1. This Is The Kind Of Event Investors Should Look For
Investors should be on the lookout for major business announcements which create significant cant new jobs. Housing demand comes from local events that create employment – particularly if the underlying property market ticks key boxes, like affordability, infrastructure, transport links and major jobs nodes. Here’s a current example: the City of Ipswich in the south-west of the Greater Brisbane Area has good qualities and has been a strong performer in the past. ,Lately the market has been moving slowly – but a major Federal Government announcement may change that. The decision to award a $5 billion contract for 211 high-tech Defence vehicles to Queensland means a new Centre of Excellence at Redbank (a suburb of Ipswich City) and defence jobs for 40 years. Ipswich mayor Andrew Antionolli says the decision is the biggest news for Ipswich since rail came to town in 1865. The contract will create 330 jobs initially and more as the work progresses.
2. High Crime Suburbs Often Outperform General Market
One of the greatest myths in real estate is that prestige property grows the fastest in value, while “problem” areas (lower socio-economic locations with high crime rates) under-perform. RiskWise Property Research has found high-crime areas across Australia are out-performing the general market. They’re trumping their safer neighbouring suburbs when comparing their ve-year growth to the city’s median – especially those problem areas undergoing a gentri cation process. RiskWise CEO Doron Peleg says most investors believe high-crime rates have a detrimental effect on price growth, but it simply isn’t so. In Melbourne, suburbs surpassing the market included Frankston North which had growth of 102% over ve years. “Suburbs like Frankston North are not outliers and similar results can be found in each of the major cities,” he says. “Busby in the western suburbs of Sydney has endured some of the highest gun violence rates, yet it delivered growth above the city median.”
3. Demand A Better Deal From Your Bank – Or Switch To Another Lender
Banks are charging loyal customers $1,200 a year more than new borrowers, an of cial inquiry has revealed. ACCC chairman Rod Sims has urged borrowers to shop around for the best deal. He says big banks often give cheaper loans to new borrowers and, in the past two years, existing borrowers with standard variable home loans at the big four banks have paid interest rates that are up to 32 basis points higher than new borrowers. On a typical $375,000 home loan, loyal customers were paying $1,200 a year more in interest than new borrowers. “It seems existing customers are not being rewarded for their loyalty,’’ Sims says. “Many bank customers would likely bene t from either switching mortgage providers, or approaching their bank for a better rate and indicating they are prepared to switch.’’ The ACCC inquiry found banks offered secret discounts on their advertised loan rates, based on a borrower’s “characteristics, their value to the bank and their ability to negotiate’’. The average discount across the ve banks under review was 78 to 139 basis points off the “headline’’ interest rate.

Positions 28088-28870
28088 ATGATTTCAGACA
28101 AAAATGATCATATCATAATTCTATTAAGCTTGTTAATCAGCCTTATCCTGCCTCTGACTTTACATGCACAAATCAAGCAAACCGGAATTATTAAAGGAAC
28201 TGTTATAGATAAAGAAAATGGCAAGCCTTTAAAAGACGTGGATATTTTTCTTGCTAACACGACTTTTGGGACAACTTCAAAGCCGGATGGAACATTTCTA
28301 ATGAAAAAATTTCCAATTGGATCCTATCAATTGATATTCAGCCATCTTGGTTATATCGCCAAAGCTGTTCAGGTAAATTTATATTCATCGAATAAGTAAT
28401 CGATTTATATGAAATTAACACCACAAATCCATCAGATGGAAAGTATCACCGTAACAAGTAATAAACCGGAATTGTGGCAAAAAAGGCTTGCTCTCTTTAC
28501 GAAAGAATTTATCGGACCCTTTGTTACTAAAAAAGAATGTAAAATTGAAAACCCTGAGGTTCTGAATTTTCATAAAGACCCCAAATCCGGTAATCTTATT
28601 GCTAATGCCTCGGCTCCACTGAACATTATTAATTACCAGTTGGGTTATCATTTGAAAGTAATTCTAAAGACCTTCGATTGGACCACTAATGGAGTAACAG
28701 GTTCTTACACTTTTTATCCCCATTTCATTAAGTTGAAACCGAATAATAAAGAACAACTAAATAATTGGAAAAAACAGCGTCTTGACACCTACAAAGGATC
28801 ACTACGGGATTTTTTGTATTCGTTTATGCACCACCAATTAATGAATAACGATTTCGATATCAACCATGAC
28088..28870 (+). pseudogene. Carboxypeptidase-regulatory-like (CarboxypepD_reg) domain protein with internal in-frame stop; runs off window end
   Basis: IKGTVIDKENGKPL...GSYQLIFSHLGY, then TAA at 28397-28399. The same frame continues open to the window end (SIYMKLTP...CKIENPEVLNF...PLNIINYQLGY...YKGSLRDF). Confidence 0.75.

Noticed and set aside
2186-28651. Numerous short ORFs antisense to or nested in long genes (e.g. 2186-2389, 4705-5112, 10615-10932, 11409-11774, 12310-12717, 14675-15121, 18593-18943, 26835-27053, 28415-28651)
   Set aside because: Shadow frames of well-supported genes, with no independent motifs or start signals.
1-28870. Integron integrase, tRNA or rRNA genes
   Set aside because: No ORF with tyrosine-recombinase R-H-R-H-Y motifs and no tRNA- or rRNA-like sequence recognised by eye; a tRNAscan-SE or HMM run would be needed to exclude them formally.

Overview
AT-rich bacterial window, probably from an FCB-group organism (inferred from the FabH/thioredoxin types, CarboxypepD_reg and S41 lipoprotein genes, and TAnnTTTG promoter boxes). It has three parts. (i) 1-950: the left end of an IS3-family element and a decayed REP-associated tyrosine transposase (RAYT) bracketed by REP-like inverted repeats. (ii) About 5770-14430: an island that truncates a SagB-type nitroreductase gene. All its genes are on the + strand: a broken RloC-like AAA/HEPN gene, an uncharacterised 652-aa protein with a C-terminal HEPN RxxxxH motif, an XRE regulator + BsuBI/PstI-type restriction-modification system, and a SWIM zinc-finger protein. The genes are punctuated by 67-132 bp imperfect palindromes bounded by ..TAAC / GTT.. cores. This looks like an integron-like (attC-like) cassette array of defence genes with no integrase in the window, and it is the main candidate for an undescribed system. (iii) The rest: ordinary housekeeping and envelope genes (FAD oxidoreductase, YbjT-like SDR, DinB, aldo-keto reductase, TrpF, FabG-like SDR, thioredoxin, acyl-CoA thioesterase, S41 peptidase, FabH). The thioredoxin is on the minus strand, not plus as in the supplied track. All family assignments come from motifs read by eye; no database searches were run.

4. Many Spend Just 1 Hour Checking Before Buying A Home
Don’t be one of those people who buy property without doing proper due diligence. Over half of Australian house-hunters spend the same amount of time inspecting a property as they do watching an episode of a reality TV show. A survey of property owners by ME revealed that once they found their property, 58% spent less than 60 minutes checking out the property they eventually bought. Not surprisingly, about a quarter of these people discovered issues with their property after they purchased it. More than a third of respondents said they missed picking these up issues because they “fell in love with the property and overlooked them”, while another third said they “lacked experience and skill in inspecting the property”. About 11% said they were “impatient and tired of looking”. The main post-purchase complaints included paintwork, construction quality, gardens and fences. Among those owners who identi ed issues, 41% said they would have paid less had they discovered the problems earlier.
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